"In Canada, the Criminal Code addresses this problem by letting defendants apply to the court to have legal expenses paid directly out of the seized assets (as well as reasonable living expenses). I take it there's no equivalent in the U.S.?"


  39. Mu says

    My county for years kept a third kind of grand jury, the "exculpatory jury". This was used in cases of police shootings, the jury could only find the shooting "justified" or "not justified", not actually pass down an indictment.
    Of course, this was never put to the test, three decades, 30+ cases, all of them "justified". Even in the cases the coroner testified "the physical evidence cannot be matched with the statements of the officers", or the case of the four bullets in the back.
    Our city pays out $8 Million a year to make sure these cases never make it to civil trial either, always with "no fault admitted" clauses.

  40. En Passant says

    Darryl wrote Feb 28, 2014 @8:03 am:

    Now think about what the prosecutor is doing in a case where a cop is accused of something and the GJ no-bills.

    Oh, that's easy. They all get free ham sandwiches for lunch that day, on the county, with lots of ice cream for dessert.

  41. ZarroTsu says

    I am hopeful that at least one case involving a dog being shot and killed resolved like this:

    "It would be difficult to press assault charges when the one who assaulted you is dead."

    "But I felt threatened."

    "Nobody gives a shit about what you FELT. You have shot and killed a living thing. Please leave."

    I'm probably delusional in my hopefulness.

  42. Chris says

    Is the solution to simply invite the justices to spend a morning observing a grand jury? Or is that simply not allowed?

    I've long suspected that modern SCOTUS precedents around criminal law are based more on how the law looks like on CSI than the way it looks in the real world.

  43. NI says

    Chris, this type of thing will change when one or more Supreme Court justices are the victims of egregious police misconduct, or an overreaching prosecutor, or has their property seized and isn't able to get it back, or some such. Until then, you're absolutely right; the Supreme Court makes decisions based on theory about how the world should work, with no real clue about what life is really like for those of us on the ground. In theory, the grand jury actually could be a defense against prosecutorial overreaching; it just doesn't happen to be in the world in which we all actually live.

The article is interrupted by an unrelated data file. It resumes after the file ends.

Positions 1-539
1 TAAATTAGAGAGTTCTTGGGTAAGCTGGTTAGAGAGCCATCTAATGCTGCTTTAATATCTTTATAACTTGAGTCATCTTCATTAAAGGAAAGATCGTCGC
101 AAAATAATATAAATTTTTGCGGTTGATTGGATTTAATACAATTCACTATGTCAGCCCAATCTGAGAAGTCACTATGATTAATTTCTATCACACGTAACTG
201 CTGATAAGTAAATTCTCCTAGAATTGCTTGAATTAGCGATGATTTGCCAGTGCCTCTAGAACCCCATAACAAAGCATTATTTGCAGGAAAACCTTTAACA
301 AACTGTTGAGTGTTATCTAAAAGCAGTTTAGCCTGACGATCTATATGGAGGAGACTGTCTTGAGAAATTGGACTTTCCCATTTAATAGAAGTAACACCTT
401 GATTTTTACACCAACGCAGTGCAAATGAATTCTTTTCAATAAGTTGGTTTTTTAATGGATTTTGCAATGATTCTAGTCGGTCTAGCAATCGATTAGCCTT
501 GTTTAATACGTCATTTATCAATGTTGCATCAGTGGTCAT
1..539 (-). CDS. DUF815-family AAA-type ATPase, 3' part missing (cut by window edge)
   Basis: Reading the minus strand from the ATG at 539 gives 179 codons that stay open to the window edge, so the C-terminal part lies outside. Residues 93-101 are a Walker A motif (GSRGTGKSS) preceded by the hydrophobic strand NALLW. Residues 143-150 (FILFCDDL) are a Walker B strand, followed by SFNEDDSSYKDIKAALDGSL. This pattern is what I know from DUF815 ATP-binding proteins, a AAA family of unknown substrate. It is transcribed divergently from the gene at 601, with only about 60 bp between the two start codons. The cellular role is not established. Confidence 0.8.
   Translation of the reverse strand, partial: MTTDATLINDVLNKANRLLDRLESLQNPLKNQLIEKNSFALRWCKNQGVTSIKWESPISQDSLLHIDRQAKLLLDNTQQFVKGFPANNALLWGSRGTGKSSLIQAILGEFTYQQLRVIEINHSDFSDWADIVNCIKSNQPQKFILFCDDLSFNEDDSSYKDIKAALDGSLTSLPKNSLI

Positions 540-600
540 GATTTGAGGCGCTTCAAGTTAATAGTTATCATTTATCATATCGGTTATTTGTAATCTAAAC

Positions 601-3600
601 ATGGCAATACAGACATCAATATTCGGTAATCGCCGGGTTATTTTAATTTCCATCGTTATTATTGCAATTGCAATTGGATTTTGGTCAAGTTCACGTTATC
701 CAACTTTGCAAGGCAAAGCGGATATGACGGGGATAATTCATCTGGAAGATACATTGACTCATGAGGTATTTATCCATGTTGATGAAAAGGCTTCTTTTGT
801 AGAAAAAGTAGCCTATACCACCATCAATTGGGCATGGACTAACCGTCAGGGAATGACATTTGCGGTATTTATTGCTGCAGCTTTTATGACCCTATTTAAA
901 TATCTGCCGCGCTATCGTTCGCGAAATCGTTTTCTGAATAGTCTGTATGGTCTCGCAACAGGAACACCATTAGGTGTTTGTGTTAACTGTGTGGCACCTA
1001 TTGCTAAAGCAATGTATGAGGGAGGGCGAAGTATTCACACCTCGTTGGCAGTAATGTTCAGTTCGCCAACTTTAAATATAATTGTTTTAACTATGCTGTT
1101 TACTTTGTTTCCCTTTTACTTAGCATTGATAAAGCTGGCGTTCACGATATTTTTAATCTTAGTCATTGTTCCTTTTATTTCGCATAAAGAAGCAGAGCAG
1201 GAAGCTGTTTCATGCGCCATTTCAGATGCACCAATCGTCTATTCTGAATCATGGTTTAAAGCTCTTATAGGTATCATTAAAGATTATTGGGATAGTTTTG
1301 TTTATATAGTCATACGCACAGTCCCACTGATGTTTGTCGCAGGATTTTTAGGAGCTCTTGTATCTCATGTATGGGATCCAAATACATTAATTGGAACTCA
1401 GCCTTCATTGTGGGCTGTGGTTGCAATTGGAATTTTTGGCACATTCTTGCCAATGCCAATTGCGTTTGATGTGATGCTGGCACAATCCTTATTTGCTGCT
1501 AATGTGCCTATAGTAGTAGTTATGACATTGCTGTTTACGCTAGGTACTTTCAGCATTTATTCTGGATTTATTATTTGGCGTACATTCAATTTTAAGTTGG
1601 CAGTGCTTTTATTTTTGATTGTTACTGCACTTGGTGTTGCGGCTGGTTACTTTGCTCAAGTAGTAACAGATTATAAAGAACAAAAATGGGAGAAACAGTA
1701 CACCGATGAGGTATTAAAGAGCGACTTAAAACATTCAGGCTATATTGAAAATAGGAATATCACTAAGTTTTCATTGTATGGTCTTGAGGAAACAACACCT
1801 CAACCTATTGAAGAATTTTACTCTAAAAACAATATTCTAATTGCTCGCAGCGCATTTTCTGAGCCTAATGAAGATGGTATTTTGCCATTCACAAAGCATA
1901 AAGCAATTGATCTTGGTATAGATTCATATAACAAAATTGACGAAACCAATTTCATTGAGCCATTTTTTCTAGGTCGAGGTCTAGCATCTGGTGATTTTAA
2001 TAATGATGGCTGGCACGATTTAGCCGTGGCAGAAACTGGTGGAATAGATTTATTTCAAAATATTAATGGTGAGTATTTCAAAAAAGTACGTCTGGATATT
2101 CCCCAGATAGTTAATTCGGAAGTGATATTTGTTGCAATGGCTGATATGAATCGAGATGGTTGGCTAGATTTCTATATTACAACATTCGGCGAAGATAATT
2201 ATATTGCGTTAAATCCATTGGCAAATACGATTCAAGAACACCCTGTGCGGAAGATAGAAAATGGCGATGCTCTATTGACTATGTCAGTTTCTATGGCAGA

I once suggested, only half in jest, that the bench needed more felons and disbarred lawyers for that very reason. The process by which someone becomes a judge virtually guarantees that the only people wearing black robes will be people who assumes the system works just fine just like it's supposed to.

  44. Speed says

    Officer Kerrick’s indictment reveals grand jury debate

    During a single four-hour workday last week, a Mecklenburg County grand jury heard 276 cases and handed down 276 indictments.

    That means the 18 jurors heard evidence, asked questions, weighed whether the charges merit a trial, then voted on the indictments – all at the average rate of one case every 52 seconds.

    Via Cato …

  45. Philosopherva says

    My thought would be not to get rid of the grand jury, but to get rid of the federal prosecutorial system. Cut the Justice Dept. by 98% of its funding. Teach people what the Constitution means and his the justice system was intended to work.

    Enlighten the people, generally, and tyranny and oppressions of body and mind will vanish like spirits at the dawn of day.
    Thomas Jefferson

  46. albert says

    1. Asset seizure should result in more convictions (a plus for prosecutors and the privatized prisons)
    2. Seized assets are an important source of income, especially in drug cases, where there's a lot of cash available. Motels are often seized, even in cases where the owner reports all suspicious activities to the police. This is easier and faster than eminent domain seizures.
    3. Civil Asset Forfeiture fraud has been, and continues to be perpetrated by the DOJ and other agencies.
    4. See: 1974, Supreme Court, Calero-Toledo v. Pearson Yacht Leasing Co.
    5. You can read the accounting at and

    The govt can take what they want, when they want, and there's damned little you can do about it, even if you have deep pockets for lawyers fees.

    I gotta go…

  47. don Roberto says

    Thanks for the insight. Should I find myself on a grand jury, I will remember to ask to see exculpatory evidence, then insist, then express incredulity when told there is none, then vote "No true bill" and attempt to persuade my colleagues to do the same in every single case where we are not shown exculpatory evidence.

    Of course, I'll probably then get indicted myself for tampering with a grand jury…

  48. Trent says